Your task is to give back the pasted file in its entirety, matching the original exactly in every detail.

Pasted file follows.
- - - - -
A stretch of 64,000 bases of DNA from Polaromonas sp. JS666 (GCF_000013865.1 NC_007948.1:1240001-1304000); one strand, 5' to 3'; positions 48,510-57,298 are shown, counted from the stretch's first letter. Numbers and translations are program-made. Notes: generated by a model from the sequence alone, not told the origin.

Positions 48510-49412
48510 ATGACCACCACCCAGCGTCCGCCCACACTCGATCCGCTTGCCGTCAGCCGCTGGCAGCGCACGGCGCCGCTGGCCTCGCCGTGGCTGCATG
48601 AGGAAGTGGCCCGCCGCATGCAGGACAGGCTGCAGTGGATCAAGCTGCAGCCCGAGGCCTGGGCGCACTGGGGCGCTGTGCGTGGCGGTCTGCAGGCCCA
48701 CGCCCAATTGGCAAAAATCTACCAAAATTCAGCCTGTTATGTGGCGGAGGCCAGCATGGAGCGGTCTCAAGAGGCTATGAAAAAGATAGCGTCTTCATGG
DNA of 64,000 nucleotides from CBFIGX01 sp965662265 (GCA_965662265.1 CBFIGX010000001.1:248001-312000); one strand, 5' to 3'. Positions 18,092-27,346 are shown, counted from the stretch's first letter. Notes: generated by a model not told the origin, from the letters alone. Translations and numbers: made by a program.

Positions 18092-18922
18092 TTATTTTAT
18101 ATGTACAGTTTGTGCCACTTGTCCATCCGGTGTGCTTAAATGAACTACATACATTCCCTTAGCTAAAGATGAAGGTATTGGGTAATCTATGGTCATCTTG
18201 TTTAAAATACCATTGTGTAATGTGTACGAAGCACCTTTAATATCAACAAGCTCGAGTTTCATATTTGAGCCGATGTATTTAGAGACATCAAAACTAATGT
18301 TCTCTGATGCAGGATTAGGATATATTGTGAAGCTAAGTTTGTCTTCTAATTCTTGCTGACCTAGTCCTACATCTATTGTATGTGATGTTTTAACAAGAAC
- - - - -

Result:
A stretch of 64,000 bases of DNA from Polaromonas sp. JS666 (GCF_000013865.1 NC_007948.1:1240001-1304000); one strand, 5' to 3'; positions 48,510-57,298 are shown, counted from the stretch's first letter. Numbers and translations are program-made. Notes: generated by a model from the sequence alone, not told the origin.

Positions 48510-49412
48510 ATGACCACCACCCAGCGTCCGCCCACACTCGATCCGCTTGCCGTCAGCCGCTGGCAGCGCACGGCGCCGCTGGCCTCGCCGTGGCTGCATG
48601 AGGAAGTGGCCCGCCGCATGCAGGACAGGCTGCAGTGGATCAAGCTGCAGCCCGAGGCCTGGGCGCACTGGGGCGCTGTGCGTGGCGGTCTGCAGGCCCA
48701 CGCCCAATTGGCAAAAATCTACCAAAATTCAGCCTGTTATGTGGCGGAGGCCAGCATGGAGCGGTCTCAAGAGGCTATGAAAAAGATAGCGTCTTCATGG
DNA of 64,000 nucleotides from CBFIGX01 sp965662265 (GCA_965662265.1 CBFIGX010000001.1:248001-312000); one strand, 5' to 3'. Positions 18,092-27,346 are shown, counted from the stretch's first letter. Notes: generated by a model not told the origin, from the letters alone. Translations and numbers: made by a program.

Positions 18092-18922
18092 TTATTTTAT
18101 ATGTACAGTTTGTGCCACTTGTCCATCCGGTGTGCTTAAATGAACTACATACATTCCCTTAGCTAAAGATGAAGGTATTGGGTAATCTATGGTCATCTTG
18201 TTTAAAATACCATTGTGTAATGTGTACGAAGCACCTTTAATATCAACAAGCTCGAGTTTCATATTTGAGCCGATGTATTTAGAGACATCAAAACTAATGT
18301 TCTCTGATGCAGGATTAGGATATATTGTGAAGCTAAGTTTGTCTTCTAATTCTTGCTGACCTAGTCCTACATCTATTGTATGTGATGTTTTAACAAGAAC